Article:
Anyone who has benefited from the open source movement – which I guess is anyone who uses the Internet – should respect the Free Software Foundation for its efforts in championing the cause. Linux, Apache, PHP: all shining examples of how the community working alongside (not against) the software industry can create software of amazing value.
Speaking for myself, this site runs on WordPress, Apache, Linux and MySQL. There are proprietary alternatives, but they cost more and in some cases work less well. I also run a Linux server in my office, and boot into Linux on my laptop – though less often since Windows 7 arrived.
It is this latter point that seems to have spooked the FSF, which has launched an ill-conceived attack on both Windows 7 and proprietary software in general. There’s even a website dedicated to the sinfulness of Windows.
Unfortunately the campaign is both misdirected and poorly executed. The open letter tends toward hysteria and not all its points stand up to scrutiny.
Like its plans to include DRM restrictions with Windows Vista, Microsoft’s continued attacks against the security, privacy and freedom of your organization, are no mistake.
Well, the protected media path does exist, but I’m not clear how this has impacted organizations using Vista; Microsoft says it is inactive when non-DRM media is played, and I have no reason to disbelieve this.
There are significant privacy issues for users today, but are they Windows-related? I’d suggest that it is the Internet that is more significant here, and Google more than Microsoft that is the threat. Switching to Linux will not change that.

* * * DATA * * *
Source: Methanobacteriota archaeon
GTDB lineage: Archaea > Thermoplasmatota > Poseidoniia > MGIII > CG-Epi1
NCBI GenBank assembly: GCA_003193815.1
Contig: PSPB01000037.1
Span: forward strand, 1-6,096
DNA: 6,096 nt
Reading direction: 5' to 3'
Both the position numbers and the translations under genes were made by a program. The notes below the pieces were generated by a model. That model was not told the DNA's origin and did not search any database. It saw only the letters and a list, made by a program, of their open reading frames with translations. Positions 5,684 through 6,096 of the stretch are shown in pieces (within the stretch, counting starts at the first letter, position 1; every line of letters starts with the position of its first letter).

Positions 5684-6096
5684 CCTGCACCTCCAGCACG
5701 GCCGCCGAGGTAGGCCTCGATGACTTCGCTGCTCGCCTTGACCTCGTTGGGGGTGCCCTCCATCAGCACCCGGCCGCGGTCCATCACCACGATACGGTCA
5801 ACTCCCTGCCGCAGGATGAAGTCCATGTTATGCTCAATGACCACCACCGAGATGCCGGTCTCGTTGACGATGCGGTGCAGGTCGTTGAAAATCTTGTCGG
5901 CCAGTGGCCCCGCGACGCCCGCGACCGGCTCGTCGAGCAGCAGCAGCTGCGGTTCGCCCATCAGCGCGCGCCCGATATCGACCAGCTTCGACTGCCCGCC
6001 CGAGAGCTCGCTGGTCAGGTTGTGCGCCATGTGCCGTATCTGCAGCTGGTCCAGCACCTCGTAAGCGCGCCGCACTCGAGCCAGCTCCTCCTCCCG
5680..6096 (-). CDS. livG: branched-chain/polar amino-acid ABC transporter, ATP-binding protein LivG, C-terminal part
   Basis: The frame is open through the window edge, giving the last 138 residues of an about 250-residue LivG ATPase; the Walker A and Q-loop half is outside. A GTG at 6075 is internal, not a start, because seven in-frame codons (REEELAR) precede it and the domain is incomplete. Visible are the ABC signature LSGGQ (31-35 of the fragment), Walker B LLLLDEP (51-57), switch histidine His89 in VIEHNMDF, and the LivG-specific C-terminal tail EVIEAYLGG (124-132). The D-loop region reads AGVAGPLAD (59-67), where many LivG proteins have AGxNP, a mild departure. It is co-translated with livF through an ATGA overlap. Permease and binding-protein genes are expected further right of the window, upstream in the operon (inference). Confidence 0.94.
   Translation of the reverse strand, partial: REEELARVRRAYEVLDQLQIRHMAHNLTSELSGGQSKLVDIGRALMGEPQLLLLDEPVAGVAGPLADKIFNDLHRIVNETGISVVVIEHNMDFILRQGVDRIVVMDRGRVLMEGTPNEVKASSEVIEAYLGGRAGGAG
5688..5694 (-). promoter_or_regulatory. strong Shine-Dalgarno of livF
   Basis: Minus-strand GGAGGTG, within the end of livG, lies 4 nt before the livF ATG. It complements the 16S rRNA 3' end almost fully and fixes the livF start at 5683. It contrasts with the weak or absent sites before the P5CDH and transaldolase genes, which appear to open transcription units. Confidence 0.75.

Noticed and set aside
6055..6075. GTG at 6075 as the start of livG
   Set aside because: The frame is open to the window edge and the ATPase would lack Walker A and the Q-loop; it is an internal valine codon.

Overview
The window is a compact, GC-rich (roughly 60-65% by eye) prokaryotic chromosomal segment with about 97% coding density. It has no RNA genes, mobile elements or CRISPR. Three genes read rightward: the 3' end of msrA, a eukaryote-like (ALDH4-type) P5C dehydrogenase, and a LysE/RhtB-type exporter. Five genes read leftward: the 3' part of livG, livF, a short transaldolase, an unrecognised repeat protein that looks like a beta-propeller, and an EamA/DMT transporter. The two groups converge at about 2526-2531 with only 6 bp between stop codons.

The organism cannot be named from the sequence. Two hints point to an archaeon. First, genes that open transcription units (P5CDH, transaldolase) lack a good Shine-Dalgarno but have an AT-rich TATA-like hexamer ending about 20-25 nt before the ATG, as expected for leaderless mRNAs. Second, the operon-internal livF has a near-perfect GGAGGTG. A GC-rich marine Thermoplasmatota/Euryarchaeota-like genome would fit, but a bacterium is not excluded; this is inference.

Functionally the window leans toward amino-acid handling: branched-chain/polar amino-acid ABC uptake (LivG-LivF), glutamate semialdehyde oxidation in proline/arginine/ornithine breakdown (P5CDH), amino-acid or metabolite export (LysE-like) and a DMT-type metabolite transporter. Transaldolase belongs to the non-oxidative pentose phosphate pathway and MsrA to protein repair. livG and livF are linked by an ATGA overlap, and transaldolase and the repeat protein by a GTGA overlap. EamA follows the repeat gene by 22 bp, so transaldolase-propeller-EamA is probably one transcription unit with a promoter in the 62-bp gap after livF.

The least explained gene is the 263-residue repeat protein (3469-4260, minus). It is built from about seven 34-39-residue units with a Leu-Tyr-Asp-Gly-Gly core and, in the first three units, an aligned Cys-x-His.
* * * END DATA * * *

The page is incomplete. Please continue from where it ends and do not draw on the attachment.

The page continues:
With its most recent actions, it further threatens computing standards by polluting and perverting the OpenDocument standard with its own XML-based file format.
This one is odd: Microsoft’s Open XML is not part of the OpenDocument standard, though in some respects it competes with it. Thus, it cannot be polluting or perverting it, though it could make it less pervasive.
With this and other misleading points the FSF weakens its case and makes it less likely to be taken seriously.
Leaving that aside though, would it pay organizations to abandon Windows, Office and/or OS X in favour of Linux? It might in some cases; but I’ve spent enough time with Linux and open source software to realise that it is not the best solution to every problem.
Vista and its poor reputation has been a gift to those offering alternatives, including Apple as well as free software advocates, and that is about to change as Windows 7 launches. Not that Windows 7 is perfect; but it is a job well done.
That said, we need the free software movement, and we need the likes of Linux and OpenOffice.org, if only to be a restraining influence to the high prices and proprietary lock-in which the big software companies – whatever they may say – like to impose. There is some truth in what the FSF claims – but not enough to make this an effective campaign.
See also Alan Zeichick’s remarks.